In Bitcoin and Litecoin the non-malleability property of the transactions was introduced thanks to the arrival of SegWit (Segregated Witness). With this soft fork, Bitcoin solved this problem and put the first building blocks for a new way to scale its capabilities.
That’s how the development of Lightning Network and its so-called pay channels began. These payment channels are the cornerstone of Lightning Network operation and the key to enabling unprecedented scalability in Bitcoin.
What are paid channels?
Payment channels are the basis of the Lightning Network. A payment channel is actually a multi-signature transaction in the blockchain with at least one of them sending funds. In this channel, each person has a private key and each future transaction can be made only if the keys of the two parties sign. This is a means of consensus that the compromise has been approved to be executed by both parties.
In addition, payment channels may be open for a certain period of time. Normally this is about 10 minutes or what it takes to mine the next block on the blockchain. But once the channel is opened, channel participants can instantly exchange assets between themselves using the funds stored in that channel. In a nutshell, this means that parties that are part of a Lightning Network payment channel can make payments to each other instantly.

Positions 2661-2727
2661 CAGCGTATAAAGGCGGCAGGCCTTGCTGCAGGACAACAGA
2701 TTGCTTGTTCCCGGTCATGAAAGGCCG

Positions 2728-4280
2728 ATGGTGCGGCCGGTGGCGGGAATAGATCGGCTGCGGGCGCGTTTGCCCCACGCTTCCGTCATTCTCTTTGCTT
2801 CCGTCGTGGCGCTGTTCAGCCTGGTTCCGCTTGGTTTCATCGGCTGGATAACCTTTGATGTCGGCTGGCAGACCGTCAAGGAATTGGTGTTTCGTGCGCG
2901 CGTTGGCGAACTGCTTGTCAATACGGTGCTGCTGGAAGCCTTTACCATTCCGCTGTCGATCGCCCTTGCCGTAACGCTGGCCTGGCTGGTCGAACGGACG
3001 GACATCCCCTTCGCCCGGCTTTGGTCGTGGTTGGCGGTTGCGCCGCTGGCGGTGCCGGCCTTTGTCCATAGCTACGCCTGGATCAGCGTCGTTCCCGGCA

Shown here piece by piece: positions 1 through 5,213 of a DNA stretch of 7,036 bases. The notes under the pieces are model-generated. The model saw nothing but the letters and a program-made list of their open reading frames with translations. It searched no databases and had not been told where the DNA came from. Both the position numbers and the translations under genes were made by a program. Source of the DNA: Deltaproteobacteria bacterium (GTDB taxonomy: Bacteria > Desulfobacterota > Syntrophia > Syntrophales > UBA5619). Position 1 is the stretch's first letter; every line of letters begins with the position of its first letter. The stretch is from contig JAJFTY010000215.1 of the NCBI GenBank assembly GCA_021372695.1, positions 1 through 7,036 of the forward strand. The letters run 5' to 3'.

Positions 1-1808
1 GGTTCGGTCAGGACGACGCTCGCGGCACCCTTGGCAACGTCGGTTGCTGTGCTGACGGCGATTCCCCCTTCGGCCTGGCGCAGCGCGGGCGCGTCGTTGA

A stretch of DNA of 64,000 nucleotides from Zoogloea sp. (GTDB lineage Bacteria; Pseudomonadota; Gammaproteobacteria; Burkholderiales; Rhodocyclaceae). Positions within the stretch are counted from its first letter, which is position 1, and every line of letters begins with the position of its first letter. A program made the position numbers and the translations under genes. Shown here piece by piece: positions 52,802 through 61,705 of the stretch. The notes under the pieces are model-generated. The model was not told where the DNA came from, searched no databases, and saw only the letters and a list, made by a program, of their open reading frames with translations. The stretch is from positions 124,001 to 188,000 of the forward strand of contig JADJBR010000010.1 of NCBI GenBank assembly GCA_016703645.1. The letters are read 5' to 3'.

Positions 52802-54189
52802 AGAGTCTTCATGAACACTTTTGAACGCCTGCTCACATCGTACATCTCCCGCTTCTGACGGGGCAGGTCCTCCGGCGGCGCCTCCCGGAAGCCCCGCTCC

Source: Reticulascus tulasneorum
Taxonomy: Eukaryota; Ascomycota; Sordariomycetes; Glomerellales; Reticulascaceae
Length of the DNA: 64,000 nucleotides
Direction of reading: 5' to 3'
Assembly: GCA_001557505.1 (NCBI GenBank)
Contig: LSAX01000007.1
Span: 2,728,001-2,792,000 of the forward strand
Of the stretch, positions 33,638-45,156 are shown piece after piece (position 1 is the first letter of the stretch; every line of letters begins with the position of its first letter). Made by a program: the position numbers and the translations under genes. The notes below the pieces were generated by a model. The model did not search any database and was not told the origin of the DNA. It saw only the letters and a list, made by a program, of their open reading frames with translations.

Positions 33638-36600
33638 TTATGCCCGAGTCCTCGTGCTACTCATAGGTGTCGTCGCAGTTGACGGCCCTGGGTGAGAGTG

Despite this behavior, the transactions made in said payment channel are completely valid in the blockchain. This is because once the channel is closed, the transactions made are transmitted to the network, verified, and included in a Bitcoin block.
Explaining how Lightning Network works
To understand how Lightning Network works, it’s best to break down your entire operating process step by step. For that reason, we will explain to you a simple exercise on how to perform this process along with other points of interest to clear all your doubts.
First, within Lightning, we will have two participants who will create an initial transaction in the $20 blockchain. Of that $20, $10 will be from Carmen and $10 from Aitor. This deal could be different and can vary within the channel we mentioned earlier, so Carmen could have $15 and Aitor $5 at the end of all exchanges.
What Lightning does is take the technology behind the paid channels and create a network that shapes them using smart contracts to make sure the network can run on a decentralized basis.
In this regard, we would have the following breakdown of the process:
- Carmen opens a pay channel with Aitor that in turn has a channel with Laura, which in turn has an open channel with David.
- Right now we have 4 parties participating in different payment channels or payment channels.
- Carmen wants to exchange assets with David, so she can send funds through Aitor and Laura to ultimately reach David, the recipient.
Due to the nature of the Lightning Network, Carmen would not have to rely on Aitor and Laura within the process as cryptography is used to ensure that the funds David will receive will be exactly the same as Carmen has sent. Otherwise, they’ll be automatically returned to Carmen.